The 45-year-old actress mentioned her 15-year-old daughter during a conversation with a climate change activist from Africa.
Angelina Jolie is proud of her eldest daughter, Zahara. The 45-year-old actress and activist interviewed Ugandan climate change activist Vanessa Nakate for the Time 100 issue, and couldn't help but gush about her daughter.
"My daughter is from Ethiopia, one of my children, and I have learned so much from her," Jolie, who shares Zahara with her ex-husband, Brad Pitt, said. "She is my family, but she is an extraordinary African woman and her connection to her country, her continent is her own. It's something I only stand back in awe of."
She heaped on the praise in relation to the educational system in America and how Black history is taught in schools.
"But what I see in, for example, American history books and how limited they are… they start teaching people who are Black about their lives through the Civil Rights movement, which is such a horrible place to begin," Jolie explained.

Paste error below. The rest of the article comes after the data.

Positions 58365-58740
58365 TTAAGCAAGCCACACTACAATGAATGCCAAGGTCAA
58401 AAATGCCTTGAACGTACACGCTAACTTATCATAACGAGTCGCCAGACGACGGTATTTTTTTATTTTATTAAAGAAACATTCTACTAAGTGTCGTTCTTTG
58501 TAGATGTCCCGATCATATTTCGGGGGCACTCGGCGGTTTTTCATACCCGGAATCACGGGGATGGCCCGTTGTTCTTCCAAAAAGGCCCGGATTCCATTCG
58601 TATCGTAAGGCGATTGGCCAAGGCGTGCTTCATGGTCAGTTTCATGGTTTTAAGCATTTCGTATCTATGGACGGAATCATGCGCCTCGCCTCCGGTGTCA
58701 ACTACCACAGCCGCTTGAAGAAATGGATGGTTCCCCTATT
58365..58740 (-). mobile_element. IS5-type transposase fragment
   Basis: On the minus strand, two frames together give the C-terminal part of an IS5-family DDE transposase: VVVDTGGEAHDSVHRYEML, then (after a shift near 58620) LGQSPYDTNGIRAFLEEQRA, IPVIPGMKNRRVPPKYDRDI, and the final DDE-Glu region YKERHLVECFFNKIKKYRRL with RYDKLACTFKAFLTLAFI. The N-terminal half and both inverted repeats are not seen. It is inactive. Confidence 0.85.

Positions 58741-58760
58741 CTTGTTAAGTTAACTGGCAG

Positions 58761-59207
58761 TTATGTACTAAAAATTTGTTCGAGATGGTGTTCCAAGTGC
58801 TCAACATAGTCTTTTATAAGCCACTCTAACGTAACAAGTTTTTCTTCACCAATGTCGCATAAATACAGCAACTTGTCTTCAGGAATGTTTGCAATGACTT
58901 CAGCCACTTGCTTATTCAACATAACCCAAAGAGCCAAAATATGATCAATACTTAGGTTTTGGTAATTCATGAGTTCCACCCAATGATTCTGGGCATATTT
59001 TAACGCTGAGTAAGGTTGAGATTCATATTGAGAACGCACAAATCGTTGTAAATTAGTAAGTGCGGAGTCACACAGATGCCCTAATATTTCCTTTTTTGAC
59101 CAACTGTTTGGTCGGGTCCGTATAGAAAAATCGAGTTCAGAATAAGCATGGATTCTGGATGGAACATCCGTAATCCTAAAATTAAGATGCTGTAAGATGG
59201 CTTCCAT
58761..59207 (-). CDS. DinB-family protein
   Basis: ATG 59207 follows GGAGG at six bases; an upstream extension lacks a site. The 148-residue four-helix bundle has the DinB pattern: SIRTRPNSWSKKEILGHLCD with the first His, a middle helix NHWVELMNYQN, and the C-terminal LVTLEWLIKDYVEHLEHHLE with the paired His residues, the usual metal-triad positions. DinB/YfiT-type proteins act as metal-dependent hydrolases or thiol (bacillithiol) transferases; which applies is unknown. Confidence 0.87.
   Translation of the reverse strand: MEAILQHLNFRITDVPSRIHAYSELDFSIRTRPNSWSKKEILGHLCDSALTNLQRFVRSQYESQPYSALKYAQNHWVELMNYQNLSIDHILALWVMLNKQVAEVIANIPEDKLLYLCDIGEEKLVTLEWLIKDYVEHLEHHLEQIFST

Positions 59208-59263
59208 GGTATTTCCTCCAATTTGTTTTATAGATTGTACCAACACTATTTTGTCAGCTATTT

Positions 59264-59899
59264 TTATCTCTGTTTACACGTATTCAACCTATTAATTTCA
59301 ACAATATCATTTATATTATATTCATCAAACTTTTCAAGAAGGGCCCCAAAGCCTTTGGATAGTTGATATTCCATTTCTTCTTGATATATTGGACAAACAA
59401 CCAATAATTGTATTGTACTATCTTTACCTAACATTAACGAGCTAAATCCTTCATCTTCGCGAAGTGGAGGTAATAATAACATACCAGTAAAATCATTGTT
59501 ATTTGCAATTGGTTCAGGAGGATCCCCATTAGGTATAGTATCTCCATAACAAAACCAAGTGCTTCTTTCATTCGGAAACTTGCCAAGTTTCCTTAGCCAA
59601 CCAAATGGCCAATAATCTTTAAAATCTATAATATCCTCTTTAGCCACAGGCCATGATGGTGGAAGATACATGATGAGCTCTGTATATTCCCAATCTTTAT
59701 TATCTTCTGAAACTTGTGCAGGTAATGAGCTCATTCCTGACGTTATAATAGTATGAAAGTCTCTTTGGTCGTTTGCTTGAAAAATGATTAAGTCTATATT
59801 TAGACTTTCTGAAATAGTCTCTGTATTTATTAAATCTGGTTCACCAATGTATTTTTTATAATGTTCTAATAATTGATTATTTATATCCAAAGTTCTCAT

The mother of six recently opened up to Harper's Bazaar about how she's been handling raising her children amid the Black Lives Matter movement.
"I was fortunate years ago to travel with the UN to frontlines around the world and put into perspective what really matters. Having six children, I am reminded daily of what is most important," she told the magazine. "But after almost two decades of international work, this pandemic and this moment in America has made me rethink the needs and suffering within my own country."
She added, "A system that protects me but might not protect my daughter – or any other man, woman or child in our country based on skin color – is intolerable," referencing Zahara specifically.
Though Jolie and Pitt split in 2016, they have reached a more amicable place in the years since.
"Brad and Angelina have come a very long way and they're finally in a place where they both want to work together to raise their kids," a source recently told ET. "They have no plans to reconcile and any communication between them is regarding their children's needs and future."
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